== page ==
Category Archives: #readthree

#readthree 2016 Day 5 #MTBoS @matheasyaspi @mikewiernicki @dsladkey

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I’ve run across posts from  @matheasyaspi, an electrical engineer turned math teacher, several times this spring.  Today, I finally spent some time actually reading them.  Accommodating Imperfection, I especially like because she shows how versatile a set of cards can be.  Cheryl outlines four different activities using a single set of cards she has created and describes how each engage students and impact learning.

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A circle graph she uses as a Getting to Know You tool.

Sometimes I wonder if I would have been a better teacher had I experienced math outside the classroom first. I know I will be visiting her blog more in the future, because I am curious – how does someone who has taken her path, approach the learner differently than I do.  I look forward to learning more.


Last fall I had the opportunity to meet @mikewiernicki in person at NCTM, Nashville.  That’s one of the best things about #MTBoS, to connect a real person with conversations and blog posts.  I appreciate his open, honest reflections from his classroom.  In So…Have You Always Taught Math This Way? I especially like this paragraph

At the end of my first year, I spent some time in my room, at my desk and wrote down all of the changes I wanted to make and how I planned to make them.  This was probably the best idea I ever had!  Throughout the summer I reread that list and, when necessary, created things that would help me reach my goals.  I didn’t reach them all, but the next year was much more successful.  Couple that with the summer PL that I took and the way I was teaching math was really beginning to change.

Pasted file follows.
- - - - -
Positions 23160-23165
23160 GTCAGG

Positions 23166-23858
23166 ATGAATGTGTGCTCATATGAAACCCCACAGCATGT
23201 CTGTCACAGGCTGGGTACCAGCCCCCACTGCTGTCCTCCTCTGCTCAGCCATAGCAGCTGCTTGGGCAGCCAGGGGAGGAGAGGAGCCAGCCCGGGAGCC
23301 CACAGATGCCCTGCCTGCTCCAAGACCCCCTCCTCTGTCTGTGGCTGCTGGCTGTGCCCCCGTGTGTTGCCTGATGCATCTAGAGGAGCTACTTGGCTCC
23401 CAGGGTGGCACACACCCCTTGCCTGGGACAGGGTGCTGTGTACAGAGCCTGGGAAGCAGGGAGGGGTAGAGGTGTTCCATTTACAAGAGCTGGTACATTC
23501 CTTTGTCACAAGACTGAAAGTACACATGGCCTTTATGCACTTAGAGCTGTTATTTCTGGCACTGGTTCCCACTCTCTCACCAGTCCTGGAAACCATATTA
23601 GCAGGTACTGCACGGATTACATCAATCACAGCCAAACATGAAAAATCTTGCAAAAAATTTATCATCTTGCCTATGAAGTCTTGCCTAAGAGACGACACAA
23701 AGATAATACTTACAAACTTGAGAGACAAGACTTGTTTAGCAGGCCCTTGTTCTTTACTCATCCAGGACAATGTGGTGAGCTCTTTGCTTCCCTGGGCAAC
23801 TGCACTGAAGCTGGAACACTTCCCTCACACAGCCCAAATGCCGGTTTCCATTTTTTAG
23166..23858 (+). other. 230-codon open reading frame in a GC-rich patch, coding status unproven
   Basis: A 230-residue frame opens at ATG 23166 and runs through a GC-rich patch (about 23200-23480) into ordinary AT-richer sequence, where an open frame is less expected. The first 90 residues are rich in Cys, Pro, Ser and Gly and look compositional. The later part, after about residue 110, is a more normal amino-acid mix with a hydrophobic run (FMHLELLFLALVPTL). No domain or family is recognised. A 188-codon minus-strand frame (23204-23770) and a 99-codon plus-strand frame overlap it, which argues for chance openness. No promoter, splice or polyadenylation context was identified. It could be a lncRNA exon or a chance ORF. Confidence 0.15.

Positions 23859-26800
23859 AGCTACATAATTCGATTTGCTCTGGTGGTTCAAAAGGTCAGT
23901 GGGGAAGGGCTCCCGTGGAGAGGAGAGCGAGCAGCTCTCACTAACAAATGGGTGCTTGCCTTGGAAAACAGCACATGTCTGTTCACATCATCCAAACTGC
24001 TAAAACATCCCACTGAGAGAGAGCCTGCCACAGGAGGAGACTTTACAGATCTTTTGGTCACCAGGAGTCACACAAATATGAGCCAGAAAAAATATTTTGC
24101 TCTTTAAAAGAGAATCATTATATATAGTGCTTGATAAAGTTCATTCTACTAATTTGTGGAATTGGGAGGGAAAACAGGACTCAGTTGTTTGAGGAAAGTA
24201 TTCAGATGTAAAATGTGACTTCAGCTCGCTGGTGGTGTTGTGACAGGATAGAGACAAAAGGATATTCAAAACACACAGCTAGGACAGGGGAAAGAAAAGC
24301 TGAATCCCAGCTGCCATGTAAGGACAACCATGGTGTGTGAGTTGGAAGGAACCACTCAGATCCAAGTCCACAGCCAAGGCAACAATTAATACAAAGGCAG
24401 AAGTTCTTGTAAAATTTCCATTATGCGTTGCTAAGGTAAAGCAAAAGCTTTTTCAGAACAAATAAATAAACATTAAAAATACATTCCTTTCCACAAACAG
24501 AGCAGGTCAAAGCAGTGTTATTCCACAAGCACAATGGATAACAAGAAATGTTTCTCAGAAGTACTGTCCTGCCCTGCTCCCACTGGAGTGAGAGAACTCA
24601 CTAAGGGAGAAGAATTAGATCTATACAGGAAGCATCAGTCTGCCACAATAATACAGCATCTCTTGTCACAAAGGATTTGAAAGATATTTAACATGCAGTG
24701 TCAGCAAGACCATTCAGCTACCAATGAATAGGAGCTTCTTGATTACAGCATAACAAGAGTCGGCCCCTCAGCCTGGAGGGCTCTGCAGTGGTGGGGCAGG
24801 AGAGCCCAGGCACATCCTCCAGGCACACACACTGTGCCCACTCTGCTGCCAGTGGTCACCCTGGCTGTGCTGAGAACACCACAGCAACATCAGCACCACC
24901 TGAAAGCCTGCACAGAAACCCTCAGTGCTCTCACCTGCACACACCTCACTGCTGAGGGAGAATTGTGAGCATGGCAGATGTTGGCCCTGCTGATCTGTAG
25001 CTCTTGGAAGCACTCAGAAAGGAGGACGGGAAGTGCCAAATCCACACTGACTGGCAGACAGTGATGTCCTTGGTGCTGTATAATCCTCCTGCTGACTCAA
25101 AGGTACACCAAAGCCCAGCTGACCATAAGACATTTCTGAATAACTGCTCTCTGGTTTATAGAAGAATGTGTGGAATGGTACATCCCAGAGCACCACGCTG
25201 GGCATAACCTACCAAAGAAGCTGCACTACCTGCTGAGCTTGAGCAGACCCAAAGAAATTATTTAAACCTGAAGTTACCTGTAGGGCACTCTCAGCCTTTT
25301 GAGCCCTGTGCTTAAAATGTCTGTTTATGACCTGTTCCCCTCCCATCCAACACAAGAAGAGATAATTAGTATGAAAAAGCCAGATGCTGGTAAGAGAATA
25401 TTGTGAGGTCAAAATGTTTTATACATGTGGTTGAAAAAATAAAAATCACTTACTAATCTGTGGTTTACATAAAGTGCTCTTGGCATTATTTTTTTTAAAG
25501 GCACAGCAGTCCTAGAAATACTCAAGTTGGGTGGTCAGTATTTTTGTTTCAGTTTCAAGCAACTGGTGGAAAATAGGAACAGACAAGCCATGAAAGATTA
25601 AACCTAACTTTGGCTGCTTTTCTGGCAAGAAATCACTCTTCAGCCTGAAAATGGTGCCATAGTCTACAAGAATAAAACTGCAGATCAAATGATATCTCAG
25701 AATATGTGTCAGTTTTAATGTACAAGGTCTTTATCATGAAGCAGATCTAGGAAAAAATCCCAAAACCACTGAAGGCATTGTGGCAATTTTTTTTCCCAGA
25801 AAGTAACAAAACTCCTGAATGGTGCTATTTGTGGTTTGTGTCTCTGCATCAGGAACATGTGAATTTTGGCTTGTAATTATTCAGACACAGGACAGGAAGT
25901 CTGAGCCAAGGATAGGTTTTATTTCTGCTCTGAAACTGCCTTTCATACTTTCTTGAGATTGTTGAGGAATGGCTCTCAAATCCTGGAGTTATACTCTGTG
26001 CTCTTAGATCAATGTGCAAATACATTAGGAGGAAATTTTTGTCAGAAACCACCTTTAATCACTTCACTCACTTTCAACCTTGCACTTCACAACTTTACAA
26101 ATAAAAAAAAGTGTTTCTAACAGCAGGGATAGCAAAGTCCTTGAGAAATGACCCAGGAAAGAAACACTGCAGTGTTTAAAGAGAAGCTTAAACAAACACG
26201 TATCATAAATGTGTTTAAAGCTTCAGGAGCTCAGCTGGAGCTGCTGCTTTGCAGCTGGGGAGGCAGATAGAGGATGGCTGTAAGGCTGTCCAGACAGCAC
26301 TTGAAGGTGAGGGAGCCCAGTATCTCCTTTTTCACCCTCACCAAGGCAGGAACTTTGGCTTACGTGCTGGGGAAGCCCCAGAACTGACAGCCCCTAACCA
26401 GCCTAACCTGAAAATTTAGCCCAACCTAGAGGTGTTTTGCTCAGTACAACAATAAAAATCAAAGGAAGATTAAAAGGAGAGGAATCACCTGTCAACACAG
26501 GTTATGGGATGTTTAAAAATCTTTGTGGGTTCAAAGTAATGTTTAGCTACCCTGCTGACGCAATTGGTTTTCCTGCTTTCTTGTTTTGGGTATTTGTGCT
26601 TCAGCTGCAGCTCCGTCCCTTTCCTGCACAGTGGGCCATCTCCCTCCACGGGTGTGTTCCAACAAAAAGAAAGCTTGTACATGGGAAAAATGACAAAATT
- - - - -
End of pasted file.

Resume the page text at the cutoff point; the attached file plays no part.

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The post goes on to share how he took a silly news story and turned it into a 3Act style lesson – ways to engage student thinking and enhance discussions.  Definitely take the time to visit and pick up a few pointers on how to improve your teaching.


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This is one of the first blogs I began to follow is David Sladkey’s, Reflections of a High School Math Teacher.  I have used and share his Student Engagement Wheel many times and even purchased the book with support resources/ideas.  I like the Wheel for personal accountability and recommend it if you feel there are improvements you can make, but not quite sure where to start.  Its even more telling when you allow students to rate class using the wheel.

#readthree 2016 #MTBoS Day 4 @MathDenisNJ @martinsean @newmanmath

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I’ve visited some great sites this week – looking forward to many more new read over the next month.